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Last month, the United States District Court for the Eastern District of Missouri ruled that obesity may be considered a disability even if it is unrelated to an underlying physiological disorder or condition.  The plaintiff in Whittaker v. America’s Car-Mart, Inc., 2014 WL 1648816 (E.D. Mo. Apr. 24, 2014) filed a complaint alleging employment discrimination on the basis of disability and retaliation.  Specifically, Mr. Whittaker claimed that he was terminated from his position as General Manager because of his severe obesity.  In its opinion denying the defendant’s motion to dismiss, the court held that the plaintiff’s pleading sufficiently stated a claim that he is disabled within the meaning of the Americans with Disabilities Act of 1990 (“ADA”), 42 U.S.C. § 12101 et seq. 

In its motion to dismiss, America’s Car-Mart, Inc. (“ACM”) argued that Mr. Whittaker’s alleged disability, severe obesity, is not an actual disability under the ADA unless it is related to an underlying physiological disorder or condition.  However, the court rejected this argument, stating that ACM was relying on case law that construed “disability” using the more restrictive approach that was applied before Congress passed the Americans with Disabilities Act Amendments Act of 2008 (“ADAAA”).  Importantly, the court explained that the definition of “disability” under the ADA, as amended by the ADAAA, must be construed in favor of broad coverage of individuals.

Mr. Whittaker alleged that his severe obesity constitutes a physical impairment within the meaning of the ADA.  Further, Mr. Whittaker pleaded that ACM regarded him as being substantially limited in one or more major life activities, including, but not limited to, walking, as a result of his obesity.  The court found that these allegations formed a factual basis from which inferences supporting the legal conclusion that Mr. Whittaker is disabled within the meaning of the ADA may be drawn.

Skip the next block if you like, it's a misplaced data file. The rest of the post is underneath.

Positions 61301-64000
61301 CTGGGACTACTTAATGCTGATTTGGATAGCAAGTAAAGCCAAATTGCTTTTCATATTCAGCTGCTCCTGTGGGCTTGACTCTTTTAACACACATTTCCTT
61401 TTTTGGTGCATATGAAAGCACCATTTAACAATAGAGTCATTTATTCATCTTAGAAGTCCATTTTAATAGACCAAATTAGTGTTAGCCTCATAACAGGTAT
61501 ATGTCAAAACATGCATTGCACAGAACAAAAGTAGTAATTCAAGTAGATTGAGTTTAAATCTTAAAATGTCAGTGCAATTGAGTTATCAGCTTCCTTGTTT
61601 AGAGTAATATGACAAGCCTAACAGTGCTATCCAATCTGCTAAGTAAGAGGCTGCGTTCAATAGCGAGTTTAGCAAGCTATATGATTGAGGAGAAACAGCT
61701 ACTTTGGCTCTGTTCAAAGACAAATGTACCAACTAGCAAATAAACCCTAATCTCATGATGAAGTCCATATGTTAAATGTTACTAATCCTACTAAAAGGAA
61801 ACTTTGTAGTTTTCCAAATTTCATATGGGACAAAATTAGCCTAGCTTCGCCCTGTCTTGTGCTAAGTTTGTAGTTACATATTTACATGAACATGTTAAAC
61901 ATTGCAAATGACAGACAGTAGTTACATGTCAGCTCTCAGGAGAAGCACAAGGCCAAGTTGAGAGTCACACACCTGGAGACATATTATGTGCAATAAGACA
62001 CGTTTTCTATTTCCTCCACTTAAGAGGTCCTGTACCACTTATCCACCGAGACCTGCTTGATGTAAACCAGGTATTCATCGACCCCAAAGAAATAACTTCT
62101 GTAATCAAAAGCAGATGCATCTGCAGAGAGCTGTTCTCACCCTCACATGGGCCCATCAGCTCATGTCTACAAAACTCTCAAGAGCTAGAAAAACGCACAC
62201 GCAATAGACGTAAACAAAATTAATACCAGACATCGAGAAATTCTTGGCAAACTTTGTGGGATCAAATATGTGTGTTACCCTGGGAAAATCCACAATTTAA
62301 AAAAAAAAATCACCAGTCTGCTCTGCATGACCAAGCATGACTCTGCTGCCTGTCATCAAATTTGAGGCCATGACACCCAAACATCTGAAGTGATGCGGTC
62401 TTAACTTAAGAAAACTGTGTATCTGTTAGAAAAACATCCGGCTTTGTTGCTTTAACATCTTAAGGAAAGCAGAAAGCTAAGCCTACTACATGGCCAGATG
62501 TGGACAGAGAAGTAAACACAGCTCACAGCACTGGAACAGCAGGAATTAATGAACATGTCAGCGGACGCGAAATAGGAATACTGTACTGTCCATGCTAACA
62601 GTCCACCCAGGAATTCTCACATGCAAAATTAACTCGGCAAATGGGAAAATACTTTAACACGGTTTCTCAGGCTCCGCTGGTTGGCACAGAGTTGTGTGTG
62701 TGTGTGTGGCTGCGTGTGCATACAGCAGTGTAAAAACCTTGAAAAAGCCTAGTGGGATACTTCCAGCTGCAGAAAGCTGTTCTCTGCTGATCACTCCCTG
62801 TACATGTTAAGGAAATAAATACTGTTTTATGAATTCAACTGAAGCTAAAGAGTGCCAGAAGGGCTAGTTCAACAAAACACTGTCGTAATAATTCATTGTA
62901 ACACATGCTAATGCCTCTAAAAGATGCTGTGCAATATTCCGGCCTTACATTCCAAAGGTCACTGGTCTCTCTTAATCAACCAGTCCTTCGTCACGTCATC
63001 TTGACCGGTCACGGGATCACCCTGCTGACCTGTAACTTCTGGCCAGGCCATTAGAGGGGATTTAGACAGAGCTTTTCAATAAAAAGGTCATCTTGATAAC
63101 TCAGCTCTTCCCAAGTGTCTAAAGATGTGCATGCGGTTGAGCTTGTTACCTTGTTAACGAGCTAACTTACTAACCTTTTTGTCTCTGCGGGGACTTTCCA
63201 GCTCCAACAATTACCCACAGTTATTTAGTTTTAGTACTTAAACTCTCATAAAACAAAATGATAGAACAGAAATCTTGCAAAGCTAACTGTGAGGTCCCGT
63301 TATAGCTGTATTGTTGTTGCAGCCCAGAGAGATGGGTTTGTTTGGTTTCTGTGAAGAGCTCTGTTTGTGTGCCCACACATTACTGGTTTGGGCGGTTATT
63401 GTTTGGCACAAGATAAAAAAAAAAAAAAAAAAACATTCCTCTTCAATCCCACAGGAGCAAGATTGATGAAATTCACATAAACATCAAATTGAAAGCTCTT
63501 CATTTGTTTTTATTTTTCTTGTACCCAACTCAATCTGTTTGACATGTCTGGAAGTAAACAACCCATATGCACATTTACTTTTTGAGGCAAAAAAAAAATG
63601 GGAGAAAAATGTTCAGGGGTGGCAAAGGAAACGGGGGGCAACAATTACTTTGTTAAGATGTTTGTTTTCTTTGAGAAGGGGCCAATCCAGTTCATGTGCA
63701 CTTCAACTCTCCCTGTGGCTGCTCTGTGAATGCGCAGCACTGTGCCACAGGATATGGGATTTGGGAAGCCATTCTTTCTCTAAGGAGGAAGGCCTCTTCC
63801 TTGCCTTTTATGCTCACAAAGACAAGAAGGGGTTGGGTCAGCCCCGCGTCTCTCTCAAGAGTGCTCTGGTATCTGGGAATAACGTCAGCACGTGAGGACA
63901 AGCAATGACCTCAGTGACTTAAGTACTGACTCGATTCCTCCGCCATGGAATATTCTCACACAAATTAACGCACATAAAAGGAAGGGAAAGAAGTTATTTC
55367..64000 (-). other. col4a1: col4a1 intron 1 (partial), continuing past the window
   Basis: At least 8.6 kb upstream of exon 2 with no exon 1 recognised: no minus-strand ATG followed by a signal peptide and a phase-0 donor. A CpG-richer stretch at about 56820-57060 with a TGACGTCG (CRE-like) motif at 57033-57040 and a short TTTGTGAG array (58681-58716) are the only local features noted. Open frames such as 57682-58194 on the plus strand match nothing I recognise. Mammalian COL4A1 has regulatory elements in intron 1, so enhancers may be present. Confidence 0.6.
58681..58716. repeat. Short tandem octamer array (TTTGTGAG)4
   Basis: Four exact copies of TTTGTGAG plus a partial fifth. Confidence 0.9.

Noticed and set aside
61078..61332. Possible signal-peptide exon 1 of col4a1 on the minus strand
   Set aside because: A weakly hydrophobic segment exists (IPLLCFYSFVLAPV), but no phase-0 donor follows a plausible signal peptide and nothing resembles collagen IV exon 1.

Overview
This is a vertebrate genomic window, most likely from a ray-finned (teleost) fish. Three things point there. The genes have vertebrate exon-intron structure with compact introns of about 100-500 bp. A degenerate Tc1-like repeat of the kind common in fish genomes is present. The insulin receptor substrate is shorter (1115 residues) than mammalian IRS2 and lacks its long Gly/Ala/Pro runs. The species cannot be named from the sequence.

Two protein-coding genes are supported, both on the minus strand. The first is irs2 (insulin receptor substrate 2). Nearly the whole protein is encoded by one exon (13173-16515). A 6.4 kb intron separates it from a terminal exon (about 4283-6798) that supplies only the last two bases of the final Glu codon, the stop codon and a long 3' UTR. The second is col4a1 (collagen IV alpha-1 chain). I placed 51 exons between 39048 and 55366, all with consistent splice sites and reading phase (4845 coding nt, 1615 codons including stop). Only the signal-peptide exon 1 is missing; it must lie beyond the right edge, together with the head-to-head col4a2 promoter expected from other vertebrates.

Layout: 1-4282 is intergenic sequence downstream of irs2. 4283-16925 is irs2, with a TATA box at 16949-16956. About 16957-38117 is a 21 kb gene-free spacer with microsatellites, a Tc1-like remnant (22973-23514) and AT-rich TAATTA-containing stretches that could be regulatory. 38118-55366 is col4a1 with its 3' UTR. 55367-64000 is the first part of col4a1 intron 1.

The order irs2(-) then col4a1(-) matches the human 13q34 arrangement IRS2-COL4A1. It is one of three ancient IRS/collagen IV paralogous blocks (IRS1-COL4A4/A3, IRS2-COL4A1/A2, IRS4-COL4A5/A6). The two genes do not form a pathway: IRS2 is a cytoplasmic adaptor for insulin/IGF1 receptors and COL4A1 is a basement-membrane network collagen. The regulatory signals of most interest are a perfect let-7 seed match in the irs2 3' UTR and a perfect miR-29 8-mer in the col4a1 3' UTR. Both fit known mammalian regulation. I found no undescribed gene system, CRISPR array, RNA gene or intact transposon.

Judge Limbaugh’s opinion in Whittaker confirms the prediction that disability claims based upon obesity are on the rise.  Although the court did not reference it specifically, this decision is in line with the American Medical Association’s (“AMA”) reclassification of obesity from a co-morbidity to a disease.  See white paper here. The Whittaker decision reinforces the AMA’s message: obesity alone, without any other resulting condition, injury or illness, is a disease.  Thus, obesity alone may constitute a disability.  The reclassification of obesity was expected to result in greater protection for obese employees under the ADA and an increase in the number of claims involving obesity.  It seems that forecast is proving to be true.

Earlier this month, Cigna released its 20-year disability study, which found that claims related to obesity increased by 3,300% from 1993 to 2012.  Given this statistic, it is safe to say companies will probably start seeing many more cases like Whittaker in the near future.  Employers should assume that obesity constitutes a disability and should be prepared to accommodate that disability.  Good faith efforts to make reasonable accommodations are likely the best protection against obesity liability.

Jaime Wisegarver is an associate in the Litigation Section, where she handles a variety of civil and commercial matters, including insurance recovery litigation and counseling. For more information, please contact Jaime at (804) 771-5634 or

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